In addition, the authors compared simulations from these two popPK models and focused only on selected PK parameters: the steady-state exposures (Cavg,ss and Cmin,ss). With the statement, “At least half of the observed aripiprazole Cmin,ss for AL 441 mg were below the median Cmin,ss for oral aripiprazole 10 mg daily,” the authors seem to imply that the median minimum plasma concentration of 94 ng/mL, which results from the lowest effective dose of oral aripiprazole (10 mg daily), is a necessary threshold for efficacy, rather than a summary PK value. By definition of the term “median”, half of the minimum plasma concentration values for the 10 mg oral aripiprazole dose would also fall below 94 ng/mL. More importantly, the efficacy of AL 441 mg every 4 weeks, with its associated PK profile, was established in a Phase III study.3 Focusing on a single median steady-state exposure value ignores the intricacies of the entire PK profile and does not contribute to an understanding of overall clinical effectiveness.

The entire aripiprazole concentration–time curve following the administration of AL provides a complete and more meaningful view of the AL PK profile. The prodrug formulation of AL enables sustained release of aripiprazole with consistent drug levels maintained over the dosing interval.2 The PK profile of AOM 400 mg, however, is different, with peak–trough fluctuations as shown in Figure 1.4 The half-life of AL doses ranges from 53.9 days to 57.2 days, while the half-life of AOM 400 is 46.5 days.5,6 Thus, the PK profiles of 882 mg every 4 weeks and AOM 400 mg are not equivalent. These contrasting PK profiles have clinical implications including different dosing intervals and missed dose recommendations for AOM and AL.5,6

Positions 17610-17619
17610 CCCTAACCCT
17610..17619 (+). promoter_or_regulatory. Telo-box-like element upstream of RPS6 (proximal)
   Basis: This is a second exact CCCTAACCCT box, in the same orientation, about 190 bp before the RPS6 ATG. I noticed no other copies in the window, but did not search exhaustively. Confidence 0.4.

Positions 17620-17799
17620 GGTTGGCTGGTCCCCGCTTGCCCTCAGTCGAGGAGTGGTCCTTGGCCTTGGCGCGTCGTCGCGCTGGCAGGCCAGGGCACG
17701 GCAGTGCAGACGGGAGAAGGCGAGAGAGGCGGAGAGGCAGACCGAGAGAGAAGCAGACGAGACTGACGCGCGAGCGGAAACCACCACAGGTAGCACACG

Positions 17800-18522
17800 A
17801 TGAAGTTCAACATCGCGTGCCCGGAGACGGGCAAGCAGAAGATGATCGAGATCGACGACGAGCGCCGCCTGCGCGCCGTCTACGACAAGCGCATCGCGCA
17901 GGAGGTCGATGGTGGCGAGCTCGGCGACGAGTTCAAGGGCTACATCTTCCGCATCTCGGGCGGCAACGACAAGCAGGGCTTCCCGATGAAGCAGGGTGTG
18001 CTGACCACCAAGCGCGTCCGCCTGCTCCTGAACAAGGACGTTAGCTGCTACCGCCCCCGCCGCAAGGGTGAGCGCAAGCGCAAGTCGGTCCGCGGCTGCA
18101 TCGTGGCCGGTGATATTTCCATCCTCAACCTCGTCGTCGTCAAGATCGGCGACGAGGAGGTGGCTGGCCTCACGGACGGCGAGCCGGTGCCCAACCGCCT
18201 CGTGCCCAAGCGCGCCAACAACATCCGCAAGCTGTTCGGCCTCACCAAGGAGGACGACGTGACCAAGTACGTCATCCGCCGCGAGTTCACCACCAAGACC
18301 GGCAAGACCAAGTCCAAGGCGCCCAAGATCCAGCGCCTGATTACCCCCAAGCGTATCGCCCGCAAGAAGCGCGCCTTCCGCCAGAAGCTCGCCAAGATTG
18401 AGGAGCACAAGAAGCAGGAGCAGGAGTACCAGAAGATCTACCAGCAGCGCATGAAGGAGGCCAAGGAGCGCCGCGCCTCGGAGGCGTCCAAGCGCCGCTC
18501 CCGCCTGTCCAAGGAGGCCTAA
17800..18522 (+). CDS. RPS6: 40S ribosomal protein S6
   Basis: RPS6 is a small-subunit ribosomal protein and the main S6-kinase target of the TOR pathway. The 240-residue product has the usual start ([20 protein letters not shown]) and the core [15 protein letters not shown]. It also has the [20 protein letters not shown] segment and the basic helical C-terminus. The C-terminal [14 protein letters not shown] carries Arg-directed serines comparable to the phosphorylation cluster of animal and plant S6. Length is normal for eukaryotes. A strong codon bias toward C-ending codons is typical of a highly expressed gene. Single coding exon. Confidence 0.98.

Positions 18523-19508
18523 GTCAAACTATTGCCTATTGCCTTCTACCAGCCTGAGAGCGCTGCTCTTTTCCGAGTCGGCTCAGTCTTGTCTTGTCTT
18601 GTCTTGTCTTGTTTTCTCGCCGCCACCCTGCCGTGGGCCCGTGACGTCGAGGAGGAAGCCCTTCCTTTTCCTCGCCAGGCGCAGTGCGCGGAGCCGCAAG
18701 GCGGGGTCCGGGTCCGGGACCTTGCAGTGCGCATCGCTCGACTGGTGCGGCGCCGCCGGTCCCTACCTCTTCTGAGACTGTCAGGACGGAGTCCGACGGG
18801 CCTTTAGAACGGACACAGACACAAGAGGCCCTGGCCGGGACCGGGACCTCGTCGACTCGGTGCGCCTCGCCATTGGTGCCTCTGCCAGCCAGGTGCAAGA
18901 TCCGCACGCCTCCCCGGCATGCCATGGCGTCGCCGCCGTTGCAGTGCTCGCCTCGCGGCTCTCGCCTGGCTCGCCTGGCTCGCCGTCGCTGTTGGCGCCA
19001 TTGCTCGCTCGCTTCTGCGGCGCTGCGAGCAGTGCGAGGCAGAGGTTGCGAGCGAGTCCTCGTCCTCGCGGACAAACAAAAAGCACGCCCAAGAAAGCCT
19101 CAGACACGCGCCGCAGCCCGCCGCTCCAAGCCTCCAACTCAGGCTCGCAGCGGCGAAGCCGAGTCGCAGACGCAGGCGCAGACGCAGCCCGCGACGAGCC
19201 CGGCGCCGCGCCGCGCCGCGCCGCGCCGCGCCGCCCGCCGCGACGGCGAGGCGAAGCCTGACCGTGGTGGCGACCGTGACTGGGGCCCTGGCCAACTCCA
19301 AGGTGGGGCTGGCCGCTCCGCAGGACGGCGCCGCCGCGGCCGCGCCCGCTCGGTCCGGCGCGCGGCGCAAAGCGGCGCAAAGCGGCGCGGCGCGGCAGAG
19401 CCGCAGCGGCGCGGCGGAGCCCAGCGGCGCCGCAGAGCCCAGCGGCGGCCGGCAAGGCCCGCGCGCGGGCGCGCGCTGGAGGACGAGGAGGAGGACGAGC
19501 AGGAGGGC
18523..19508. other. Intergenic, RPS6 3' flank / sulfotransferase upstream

Figure 1 Simulated median aripiprazole concentrations for AOM 400 mg at steady state (black circles) and missed doses with reinitiation (red triangles and blue squares).
Notes: Dashed lines represent the upper and lower boundary of therapeutic window for aripiprazole determined in AOM PK studies. Reproduced from Center for Drug Evaluation and Research. Application Number: 202971Orig1s000. Clinical Pharmacology and Biopharmaceutics Review(s). Silver Spring, MD: US Food and Drug Administration; 2013.4
Abbreviations: AOM, aripiprazole once-monthly; IM, intramuscular; PK, pharmacokinetic.